A report outlining proposals for a revised City Centre Transport Strategy, with a long-term emphasis on cycling, walking and public transport and reducing car journeys, will be heard this month.
It will replace the existing strategy, which was published in 2010 and will take into account the city centre’s continuing economic and population growth and Manchester’s ambition to become a zero-carbon city by 2038 at the latest.
Pending approval from the council’s Executive on Wednesday 16 October, an initial engagement exercise will be undertaken to generate ideas with key stakeholders in the city centre and surrounding wards, to begin to develop a new strategy, with the support of Transport for Greater Manchester and Salford City Council. This initial engagement will be followed by a staged, longer-term public consultation process.
The proposed new strategy will be aligned with the 2040 Greater Manchester Transport Strategy - which has set a target of 50 per cent of all Greater Manchester journeys being taken by public transport, bike or on foot - and the findings of the Manchester City Centre Strategy Transport Conversation, which was held last autumn.
This conversation, which attracted 3,700 responses from people and organisations across Greater Manchester, found that 90 per cent of respondents saw air quality as an important issue, with 80 per cent agreeing that improving public transport, cycling and walking would be the best way to improve air quality.
Traffic and congestion was identified as one of the biggest problems when travelling into and around the city centre, with around 70 per cent of respondents saying that reducing traffic levels would be the best way to create a high-quality city centre.
Following on from this conversation, the council has developed a vision for 90 per cent of all trips to the city centre during the morning peak to be made on foot, by bike, or on public transport by 2040, with walking prioritised by making the city centre a more intuitive and safer place to navigate. Even as the number of journeys into the city centre is set to increase significantly in the coming years, the vision is to reduce the number of car journeys, not just as a proportion of the total, but as an absolute number.
The report will be heard by the council's Economy Scrutiny Committee on Thursday 10 October before being considered for Executive approval on Wednesday 16 October.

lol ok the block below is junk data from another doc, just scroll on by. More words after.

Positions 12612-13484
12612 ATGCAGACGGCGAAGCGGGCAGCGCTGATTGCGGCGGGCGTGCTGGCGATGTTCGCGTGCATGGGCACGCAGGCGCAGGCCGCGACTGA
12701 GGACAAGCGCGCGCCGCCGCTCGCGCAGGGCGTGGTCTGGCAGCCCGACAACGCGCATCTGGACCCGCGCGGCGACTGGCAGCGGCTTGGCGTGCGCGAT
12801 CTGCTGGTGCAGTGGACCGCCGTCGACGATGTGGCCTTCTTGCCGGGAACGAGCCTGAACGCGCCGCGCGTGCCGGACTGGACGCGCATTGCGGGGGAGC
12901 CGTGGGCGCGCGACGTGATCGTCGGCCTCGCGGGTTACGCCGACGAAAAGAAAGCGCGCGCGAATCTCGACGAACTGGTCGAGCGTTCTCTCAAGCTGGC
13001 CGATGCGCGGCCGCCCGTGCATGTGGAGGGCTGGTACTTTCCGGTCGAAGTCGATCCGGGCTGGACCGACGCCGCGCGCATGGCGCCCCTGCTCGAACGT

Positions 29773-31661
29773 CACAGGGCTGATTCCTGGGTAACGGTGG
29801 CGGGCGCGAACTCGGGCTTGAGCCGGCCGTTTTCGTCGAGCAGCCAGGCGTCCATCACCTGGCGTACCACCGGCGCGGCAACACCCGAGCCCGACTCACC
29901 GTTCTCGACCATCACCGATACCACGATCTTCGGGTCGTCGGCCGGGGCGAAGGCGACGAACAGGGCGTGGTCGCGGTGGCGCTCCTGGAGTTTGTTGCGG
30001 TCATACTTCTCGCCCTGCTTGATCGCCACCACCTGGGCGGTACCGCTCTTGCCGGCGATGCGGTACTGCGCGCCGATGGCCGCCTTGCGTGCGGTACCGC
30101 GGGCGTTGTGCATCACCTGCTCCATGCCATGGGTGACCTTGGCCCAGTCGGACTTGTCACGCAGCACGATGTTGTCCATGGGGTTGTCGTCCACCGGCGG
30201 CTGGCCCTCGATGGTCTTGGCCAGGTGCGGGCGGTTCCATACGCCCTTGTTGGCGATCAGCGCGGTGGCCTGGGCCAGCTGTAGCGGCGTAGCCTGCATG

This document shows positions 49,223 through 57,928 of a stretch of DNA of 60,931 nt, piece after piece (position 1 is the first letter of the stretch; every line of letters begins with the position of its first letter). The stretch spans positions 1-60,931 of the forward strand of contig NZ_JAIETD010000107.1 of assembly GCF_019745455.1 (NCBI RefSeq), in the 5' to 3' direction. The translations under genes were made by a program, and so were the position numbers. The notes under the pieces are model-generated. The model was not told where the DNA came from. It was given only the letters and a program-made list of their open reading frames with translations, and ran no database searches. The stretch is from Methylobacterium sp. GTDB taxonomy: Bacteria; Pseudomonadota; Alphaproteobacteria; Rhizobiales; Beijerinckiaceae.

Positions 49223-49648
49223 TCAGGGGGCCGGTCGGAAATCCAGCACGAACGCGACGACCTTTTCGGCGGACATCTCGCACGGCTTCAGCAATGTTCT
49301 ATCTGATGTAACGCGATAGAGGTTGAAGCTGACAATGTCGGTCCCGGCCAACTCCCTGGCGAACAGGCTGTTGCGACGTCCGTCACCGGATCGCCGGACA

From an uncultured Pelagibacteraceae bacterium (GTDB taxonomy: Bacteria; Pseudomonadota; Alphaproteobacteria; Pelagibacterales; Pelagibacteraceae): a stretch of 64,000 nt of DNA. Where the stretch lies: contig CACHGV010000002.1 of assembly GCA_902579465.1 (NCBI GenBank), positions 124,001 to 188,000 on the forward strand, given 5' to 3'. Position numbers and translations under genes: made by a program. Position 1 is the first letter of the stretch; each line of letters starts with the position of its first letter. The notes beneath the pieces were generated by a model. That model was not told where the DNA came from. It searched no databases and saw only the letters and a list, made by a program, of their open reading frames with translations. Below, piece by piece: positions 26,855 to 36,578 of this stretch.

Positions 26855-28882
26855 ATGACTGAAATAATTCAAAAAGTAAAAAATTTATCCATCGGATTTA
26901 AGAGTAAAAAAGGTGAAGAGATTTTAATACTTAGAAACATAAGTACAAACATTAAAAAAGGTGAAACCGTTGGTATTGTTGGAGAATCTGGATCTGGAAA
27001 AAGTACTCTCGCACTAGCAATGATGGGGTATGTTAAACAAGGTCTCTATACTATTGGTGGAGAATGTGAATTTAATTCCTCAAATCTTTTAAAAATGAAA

Executive Member for the Environment, Planning and Transport, Councillor Angeliki Stogia, said: “The new City Centre Transport Strategy will set out how we’re going to improve our public transport network and make the city centre a cleaner, more attractive place to walk and cycle, setting a firm direction of travel towards reducing the number of car trips for the long-term future.
“These are necessary steps which will help us to meet the city’s ambitious zero-carbon goal and to improve our air quality, making the city centre a healthier, more enjoyable place to live and work.
“Manchester is a dynamic, fast-growing city, which is attracting more and more people and businesses. We need to continue to create high-quality jobs and ensure that local people can access those opportunities via public transport, cycling and walking wherever possible.
"Even though the number of journeys into the city centre is set to increase significantly in the coming years, our aim is to reduce the total number of car journeys. Creating a better, more liveable city centre environment is not an additional extra - it must be at the heart of how we continue to grow in the coming decades."
Councillor Roger Jones, executive support for transport, Salford City Council, said: “We have had a number of discussions with Manchester City Council in recent months and we look forward to commenting on the revised City Centre strategy report.”
To read the report, go to https://democracy.manchester.gov.uk/ieListDocuments.aspx?CId=136&MId=132&Ver=4